Movement : Automatic Tudor Cal. T601
Age : 2021/2030
Specific Age : May 2022
Case Size : 38mm
Case Thickness : 10.5mm
Lug to Lug : 45mm
Lugs : 23mm
Condition : Pre-Owned
Box & Papers : Box & Papers
Case Material : Stainless Steel
Warranty : Manufacturers Warranty
The wrist model's wrist size is 6.5inch
Points of Mention
This watch is sold with its original Tudor Box, paperwork and extra links. The watch comes paired with its original Tudor 23mm integrated polished and brushed stainless steel bracelet with a signed folding clasp and safety catch, all links included. The watch is from May 2022 and is sold in worn condition, but as you can see, it is in very good condition. The watch comes with its Manufacturer's Warranty.
Here we have a 2022 Tudor Royal Automatic Date 28500 with a 38mm polished and satin-brushed stainless steel case, the gentle curve of the case leads to drilled lugs with a lug-to-lug length of 45mm and a case thickness of 10.5mm ensuring a comfortable fit on the wrist. On the right side, we have a signed screw-down crown. The bezel has an attractive alternating polished and grooved pattern holding a flat sapphire crystal above a sunburst black dial, and an outer minute track is precisely printed with applied Roman numeral indexes marking the hours, at 3 o’clock a framed date window. Chamfered-edge baton hands have luminance infill complemented by a tapered sweeping second hand. At 12 o’clock we have the Tudor motif completing this understated dress watch. On the reverse, a screw-down coin-edged case back, inside an automatic Tudor Cal. T601, 28,800 beats per hour, the movement has a base of either ETA 2824-2 or Sellita SW200-1. The bidirectional rotor makes this both accurate and efficient and it has hand winding and hacking for your convenience. The watch comes fitted on its 23mm Tudor integrated polished and brushed stainless steel bracelet with a signed folding clasp and safety catch and also comes with its Tudor presentation box, paperwork and extra links.
This is Tudor's answer to the Datejust of today and I think they've done a good job, the dial is clean and simple, and the design is intentional but still executed as you'd expect from Tudor. We've sold a few of the dial colours now, the Black is the most subtle and versatile in my opinion.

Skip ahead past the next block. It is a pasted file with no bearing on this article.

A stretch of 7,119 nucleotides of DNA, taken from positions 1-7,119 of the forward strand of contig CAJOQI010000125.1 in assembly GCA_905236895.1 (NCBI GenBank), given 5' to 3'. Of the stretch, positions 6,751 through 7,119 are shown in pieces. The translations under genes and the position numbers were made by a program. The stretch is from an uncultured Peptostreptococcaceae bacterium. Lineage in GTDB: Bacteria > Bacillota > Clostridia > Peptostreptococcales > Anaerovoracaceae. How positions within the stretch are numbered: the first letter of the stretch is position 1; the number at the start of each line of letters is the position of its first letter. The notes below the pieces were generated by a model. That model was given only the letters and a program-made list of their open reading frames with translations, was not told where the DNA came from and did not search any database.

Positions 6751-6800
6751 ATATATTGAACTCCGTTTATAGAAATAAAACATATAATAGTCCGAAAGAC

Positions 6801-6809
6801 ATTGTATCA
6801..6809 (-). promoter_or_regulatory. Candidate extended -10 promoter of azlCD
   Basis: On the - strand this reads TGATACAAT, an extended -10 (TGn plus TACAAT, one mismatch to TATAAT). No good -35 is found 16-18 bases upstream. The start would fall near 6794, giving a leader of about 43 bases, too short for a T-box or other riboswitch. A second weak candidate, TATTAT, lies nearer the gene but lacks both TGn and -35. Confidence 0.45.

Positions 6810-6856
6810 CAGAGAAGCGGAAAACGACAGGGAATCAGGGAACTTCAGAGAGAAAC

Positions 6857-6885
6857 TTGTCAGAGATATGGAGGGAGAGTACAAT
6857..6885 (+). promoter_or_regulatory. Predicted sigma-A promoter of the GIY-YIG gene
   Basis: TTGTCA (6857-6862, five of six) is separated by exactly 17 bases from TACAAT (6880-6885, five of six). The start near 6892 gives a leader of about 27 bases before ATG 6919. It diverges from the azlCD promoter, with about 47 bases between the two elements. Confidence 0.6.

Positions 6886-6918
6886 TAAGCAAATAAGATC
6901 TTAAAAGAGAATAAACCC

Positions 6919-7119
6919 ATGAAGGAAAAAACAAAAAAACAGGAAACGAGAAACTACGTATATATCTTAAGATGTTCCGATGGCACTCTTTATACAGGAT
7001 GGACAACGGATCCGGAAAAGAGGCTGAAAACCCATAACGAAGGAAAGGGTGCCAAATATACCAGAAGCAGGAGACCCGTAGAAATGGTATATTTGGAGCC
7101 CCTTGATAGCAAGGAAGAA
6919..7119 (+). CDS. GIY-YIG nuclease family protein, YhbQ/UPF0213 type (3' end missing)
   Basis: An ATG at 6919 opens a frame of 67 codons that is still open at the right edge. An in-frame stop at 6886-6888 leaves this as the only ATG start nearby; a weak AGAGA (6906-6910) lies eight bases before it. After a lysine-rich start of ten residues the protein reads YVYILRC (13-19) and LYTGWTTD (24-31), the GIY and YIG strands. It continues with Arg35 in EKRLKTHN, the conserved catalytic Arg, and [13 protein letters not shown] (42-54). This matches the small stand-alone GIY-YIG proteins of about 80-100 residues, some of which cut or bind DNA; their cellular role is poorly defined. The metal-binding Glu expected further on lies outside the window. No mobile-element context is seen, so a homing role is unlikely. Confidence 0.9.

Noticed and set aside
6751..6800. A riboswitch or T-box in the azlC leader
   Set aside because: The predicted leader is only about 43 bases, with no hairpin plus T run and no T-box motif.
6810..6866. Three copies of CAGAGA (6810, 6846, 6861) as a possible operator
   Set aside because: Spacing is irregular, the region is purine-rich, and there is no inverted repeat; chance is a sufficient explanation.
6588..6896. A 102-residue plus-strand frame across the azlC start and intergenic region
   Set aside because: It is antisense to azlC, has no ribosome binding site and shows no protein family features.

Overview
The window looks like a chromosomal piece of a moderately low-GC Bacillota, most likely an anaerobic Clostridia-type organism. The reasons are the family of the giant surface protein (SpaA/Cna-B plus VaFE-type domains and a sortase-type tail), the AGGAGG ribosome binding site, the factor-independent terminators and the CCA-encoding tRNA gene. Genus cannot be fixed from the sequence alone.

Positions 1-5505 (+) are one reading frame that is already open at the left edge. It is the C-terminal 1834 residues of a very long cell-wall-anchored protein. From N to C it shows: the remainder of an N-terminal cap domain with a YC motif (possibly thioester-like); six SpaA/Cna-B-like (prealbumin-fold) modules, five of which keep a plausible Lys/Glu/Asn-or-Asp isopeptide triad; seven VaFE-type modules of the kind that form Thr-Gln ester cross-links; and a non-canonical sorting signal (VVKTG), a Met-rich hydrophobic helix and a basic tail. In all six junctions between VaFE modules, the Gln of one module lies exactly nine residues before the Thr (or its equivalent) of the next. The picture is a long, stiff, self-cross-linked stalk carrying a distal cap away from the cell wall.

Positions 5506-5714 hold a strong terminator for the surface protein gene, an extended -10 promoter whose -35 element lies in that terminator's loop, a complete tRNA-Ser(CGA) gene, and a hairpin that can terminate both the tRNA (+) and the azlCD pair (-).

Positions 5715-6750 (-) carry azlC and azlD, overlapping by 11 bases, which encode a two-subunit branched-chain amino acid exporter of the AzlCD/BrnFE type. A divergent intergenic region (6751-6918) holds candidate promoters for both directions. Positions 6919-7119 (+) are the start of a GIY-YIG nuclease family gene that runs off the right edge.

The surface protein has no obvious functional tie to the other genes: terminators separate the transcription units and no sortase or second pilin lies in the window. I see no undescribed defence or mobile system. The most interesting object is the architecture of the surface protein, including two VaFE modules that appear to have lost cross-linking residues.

The Tudor trademark was first registered in 1926 by the Swiss watchmaking company “Veuve de Philippe Hüther” on behalf of Hans Wilsdorf, the founder of Rolex watches. Wilsdorf took it over himself in 1936. Just after the second world war, Hans Wilsdorf Founder of Rolex knew that the time had come to expand and give the Tudor brand a proper identity of its own. The Tudor Rose started to appear on their dials from this time. Thus, on 6 March 1946, he created the “Montres TUDOR S.A.” company, specialising in models for both men and women. Rolex guaranteed the technical, aesthetic and functional characteristics, along with the distribution and after-sales service. In 1948 we saw the first Tudor-specific advertising. A few years later they introduced the TUDOR Oyster Prince in 1952. Hans Wilsdorf allowed Tudor to use their waterproof Oyster case and the original self-winding Perpetual ’rotor’ movement. This was an exclusive arrangement that benefitted both brands. Development soon commenced with the introduction of the TUDOR Oyster Prince Submariner, reference 7922 in 1954. This watch was quickly adopted by the French Navy in 1956. Building on their reputation of robustness in 1961 the Rose was replaced by the shield. Later in 1969, we saw the design changes in Ref. 7016 where for the first time square indexes and angular hands nicknamed “snowflake” allowed for a greater amount of lume to be applied; this was appreciated by the divers of the French Navy. Today these innovations can be seen in the Black Bay and Pelagos collections. In 1971 Tudor introduced the Oysterdate chronographs nicknamed “Monte-Carlo” due to their resembling a roulette wheel. Celebrating their 50th anniversary in 1996. In that same year, Tudor decided to shed Rolex-signed components such as the cases, crowns and bracelets in favour of Tudor-branded ones. Today Tudor uses their in-house movements developed initially in 2015 in collaboration with Breitling.